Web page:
It has been argued by Mr. Tripathi that under the provisions of Section 340, Cr.P.C. the court can make only preliminary inquiry and the final order which may be in the form of imposing fine can be passed by the court of competent jurisdiction and the court of competent jurisdiction would be that court in which the complaint would be filed by the court in which the perjury was committed. The court which made the preliminary inquiry had no jurisdiction to finally conclude the matter and impose the fine, therefore, the order dated 15.7.09 is bad and is liable to be quashed. Regarding the order dated 7.10.09 it was argued by Mr. Tripathi that once a wrong order was passed by the court on 15.7.09 it should have been reviewed and when it was not reviewed, hence, the order dated 7.10.09 is also bad and is liable to be quashed.
So far as the order dated 15.7.09 is concerned, in that regard I am of the view that the matter is liable to be taken further for hearing as there is some substance in the argument advanced by Mr. Tripathi. So far as the argument regarding the order dated 7.10.09 is concerned, in that regard it has been argued by Mr. Tripathi that the court cannot initiate dual proceedings. Once the matter was concluded vide order dated 15.7.09 there could be no propriety at all to continue the proceedings under Section 340, Cr.P.C. Issue notice to O.P. No.2 to file counter affidavit within 2 weeks’. Rejoinder affidavit, if any, may be filed within 1 week thereafter.
Till then, operation of the orders dated 15.7.09 and 7.10.09 passed by the Principal Judge Family Court, Allahabad in misc. case no.2 of 2008, Rajesh Kumar Srivastava Vs. Garima Srivastava, under Section 340, Cr.P.C. shall remain stayed. Dated:19.1.2010/T. Sinha.

Well done Fighter-Argued party-in-person -In Chennai HC-In Perjury Matter


DATE: 26-08-2010
CORAM
THE HONOURABLE MR.JUSTICE M.JAICHANDREN
Review Application Nos.108, 109 and 110 of 2010
S.Deepak ..Petitioner in all Review Applications
Versus
D.Anitha ..Respondent in all Review Applications
Prayer in Review Application No.108 of 2010: Application filed under Order 47 Rule 1 and 2 R/W 114 of Civil Procedure Code praying to setaside the order passed in the Tr.C.M.P.No.422 of 2009 dated 20.04.2010 on the file of this Court. Prayer in Review Application No.109 of 2010: Application filed under Order 47 Rule 1 and 2 R/W 114 of Civil Procedure Code praying to setaside the order passed in the Tr.C.M.P.No.423 of 2009 dated 20.04.2010 on the file of this Court. Prayer in Review Application No.110 of 2010: Application filed under Order 47 Rule 1 and 2 R/W 114 of Civil Procedure Code praying to review the order passed in the Tr.C.M.P.No.424 of 2009 dated 20.04.2010 on the file of this Court. For Applicants : Mr.S.Deepak (Party-in-person)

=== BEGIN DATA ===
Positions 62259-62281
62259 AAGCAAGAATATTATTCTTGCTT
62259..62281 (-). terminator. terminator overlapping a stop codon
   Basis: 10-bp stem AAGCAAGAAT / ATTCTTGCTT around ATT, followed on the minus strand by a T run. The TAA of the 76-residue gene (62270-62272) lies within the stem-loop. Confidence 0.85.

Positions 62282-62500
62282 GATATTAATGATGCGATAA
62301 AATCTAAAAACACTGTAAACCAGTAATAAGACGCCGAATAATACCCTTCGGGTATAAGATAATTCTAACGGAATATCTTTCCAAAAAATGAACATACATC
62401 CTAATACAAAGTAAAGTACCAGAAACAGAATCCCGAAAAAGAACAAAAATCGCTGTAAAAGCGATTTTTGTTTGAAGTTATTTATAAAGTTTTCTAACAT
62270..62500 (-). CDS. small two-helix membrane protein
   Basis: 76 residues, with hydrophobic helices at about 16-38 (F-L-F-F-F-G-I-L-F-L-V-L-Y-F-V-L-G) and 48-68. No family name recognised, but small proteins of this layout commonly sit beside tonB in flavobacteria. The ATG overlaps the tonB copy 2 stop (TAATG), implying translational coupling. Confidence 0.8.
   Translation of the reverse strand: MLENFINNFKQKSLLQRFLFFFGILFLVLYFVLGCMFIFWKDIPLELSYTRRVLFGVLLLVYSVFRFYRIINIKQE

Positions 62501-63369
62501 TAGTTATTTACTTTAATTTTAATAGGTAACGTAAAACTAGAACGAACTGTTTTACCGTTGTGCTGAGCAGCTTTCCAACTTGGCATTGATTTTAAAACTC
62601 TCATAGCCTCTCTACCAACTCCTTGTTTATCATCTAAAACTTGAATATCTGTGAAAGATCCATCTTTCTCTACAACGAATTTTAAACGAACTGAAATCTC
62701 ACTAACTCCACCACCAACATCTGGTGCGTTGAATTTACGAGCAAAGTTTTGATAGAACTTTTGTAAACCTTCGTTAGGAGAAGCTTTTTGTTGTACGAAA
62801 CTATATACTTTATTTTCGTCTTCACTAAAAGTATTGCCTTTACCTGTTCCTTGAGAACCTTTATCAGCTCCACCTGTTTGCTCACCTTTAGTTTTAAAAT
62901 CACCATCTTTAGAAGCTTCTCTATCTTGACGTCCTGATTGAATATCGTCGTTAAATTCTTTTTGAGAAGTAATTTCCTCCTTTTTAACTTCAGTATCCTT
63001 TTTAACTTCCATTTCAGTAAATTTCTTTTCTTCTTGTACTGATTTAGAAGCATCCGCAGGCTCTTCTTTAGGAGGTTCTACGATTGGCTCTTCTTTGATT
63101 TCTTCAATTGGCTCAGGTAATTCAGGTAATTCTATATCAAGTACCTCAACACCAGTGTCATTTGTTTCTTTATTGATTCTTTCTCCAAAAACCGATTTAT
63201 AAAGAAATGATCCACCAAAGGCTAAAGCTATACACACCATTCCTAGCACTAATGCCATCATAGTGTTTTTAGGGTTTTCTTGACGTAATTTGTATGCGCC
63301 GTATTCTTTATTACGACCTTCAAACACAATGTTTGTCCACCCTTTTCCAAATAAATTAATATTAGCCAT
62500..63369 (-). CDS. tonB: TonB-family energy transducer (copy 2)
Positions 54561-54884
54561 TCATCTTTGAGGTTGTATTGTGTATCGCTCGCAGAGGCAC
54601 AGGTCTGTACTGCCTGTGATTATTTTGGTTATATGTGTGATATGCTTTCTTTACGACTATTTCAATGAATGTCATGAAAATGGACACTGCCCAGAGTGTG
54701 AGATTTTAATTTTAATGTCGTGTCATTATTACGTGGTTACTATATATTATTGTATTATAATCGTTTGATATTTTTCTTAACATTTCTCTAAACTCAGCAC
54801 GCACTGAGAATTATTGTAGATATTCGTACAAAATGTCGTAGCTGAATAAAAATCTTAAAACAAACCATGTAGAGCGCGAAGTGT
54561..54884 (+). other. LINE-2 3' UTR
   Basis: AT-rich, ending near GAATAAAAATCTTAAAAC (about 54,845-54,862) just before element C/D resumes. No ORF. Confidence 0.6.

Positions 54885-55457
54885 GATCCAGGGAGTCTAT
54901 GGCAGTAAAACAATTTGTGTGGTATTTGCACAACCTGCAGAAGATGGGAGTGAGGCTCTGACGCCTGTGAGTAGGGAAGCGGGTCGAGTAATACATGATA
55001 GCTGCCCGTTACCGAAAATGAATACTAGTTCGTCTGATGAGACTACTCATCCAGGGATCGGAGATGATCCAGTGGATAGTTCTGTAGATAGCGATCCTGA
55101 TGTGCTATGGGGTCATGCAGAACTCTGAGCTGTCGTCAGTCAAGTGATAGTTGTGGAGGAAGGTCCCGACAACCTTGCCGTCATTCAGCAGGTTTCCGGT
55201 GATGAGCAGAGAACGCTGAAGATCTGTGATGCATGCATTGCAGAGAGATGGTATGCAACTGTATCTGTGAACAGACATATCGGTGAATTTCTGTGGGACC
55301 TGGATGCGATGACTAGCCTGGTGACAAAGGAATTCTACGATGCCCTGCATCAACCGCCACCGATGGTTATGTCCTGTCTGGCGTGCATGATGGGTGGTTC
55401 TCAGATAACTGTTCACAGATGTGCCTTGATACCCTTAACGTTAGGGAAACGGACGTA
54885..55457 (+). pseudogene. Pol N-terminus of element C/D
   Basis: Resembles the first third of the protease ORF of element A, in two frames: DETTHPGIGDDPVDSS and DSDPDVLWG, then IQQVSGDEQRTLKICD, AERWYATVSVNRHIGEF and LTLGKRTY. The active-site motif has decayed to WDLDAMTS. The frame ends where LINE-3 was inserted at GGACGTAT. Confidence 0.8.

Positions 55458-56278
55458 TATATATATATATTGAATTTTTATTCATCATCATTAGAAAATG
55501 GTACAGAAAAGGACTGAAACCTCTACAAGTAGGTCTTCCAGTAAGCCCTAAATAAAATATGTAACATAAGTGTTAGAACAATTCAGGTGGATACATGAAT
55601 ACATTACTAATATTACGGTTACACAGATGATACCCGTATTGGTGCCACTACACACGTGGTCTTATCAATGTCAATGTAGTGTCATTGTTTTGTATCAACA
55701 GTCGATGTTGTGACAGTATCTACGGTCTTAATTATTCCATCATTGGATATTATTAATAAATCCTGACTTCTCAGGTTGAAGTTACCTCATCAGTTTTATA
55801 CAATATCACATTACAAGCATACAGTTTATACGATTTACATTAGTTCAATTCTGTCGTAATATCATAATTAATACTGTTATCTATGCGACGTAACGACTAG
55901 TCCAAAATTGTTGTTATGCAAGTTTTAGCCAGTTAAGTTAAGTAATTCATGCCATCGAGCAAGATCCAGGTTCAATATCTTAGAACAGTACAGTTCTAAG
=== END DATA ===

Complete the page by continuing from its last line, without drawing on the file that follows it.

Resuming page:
For Respondent : Mr.M.Palanivel
COMMON ORDER
The Review petition, in Review Petition No.108 of 2010, has been filed against the order, dated 20.4.2010, made by this Court, in Tr.C.M.P.No.422 of 2009. The said petition, in Tr.C.M.P.No.422 of 2009, had been filed seeking to withdraw M.C.No.35 of 2007, filed for maintenance, on the file of the Family Court, Salem, and to transfer the same to the Family Court at Chennai..
2. The Review petition, in Review Petition No.109 of 2010, has been filed against the order, dated 20.4.2010, made by this Court, in Tr.C.M.P.No.423 of 2009. The said petition, in Tr.C.M.P.No.423 of 2009 had been filed seeking to withdraw G.O.P.No.1 of 2008, on the file of the Family Court, Salem, and to transfer the same to the Family Court at Chennai.
3. The Review petition, in Review Petition No.110 of 2010, has been filed against the order, dated 20.4.2010, made by this Court, in Tr.C.M.P.No.424 of 2009. The said Tr.C.M.P.No.424 of 2009 had been filed seeking to withdraw F.C.O.P.No.131 of 2007, on the file of the Family Court, Salem, and to transfer the same to the Family Court at Chennai.
4. This Court, by a common order, dated 20.4.2010, had allowed the transfer civil miscellaneous petitions. Paragraph 13 of the said order reads as follows: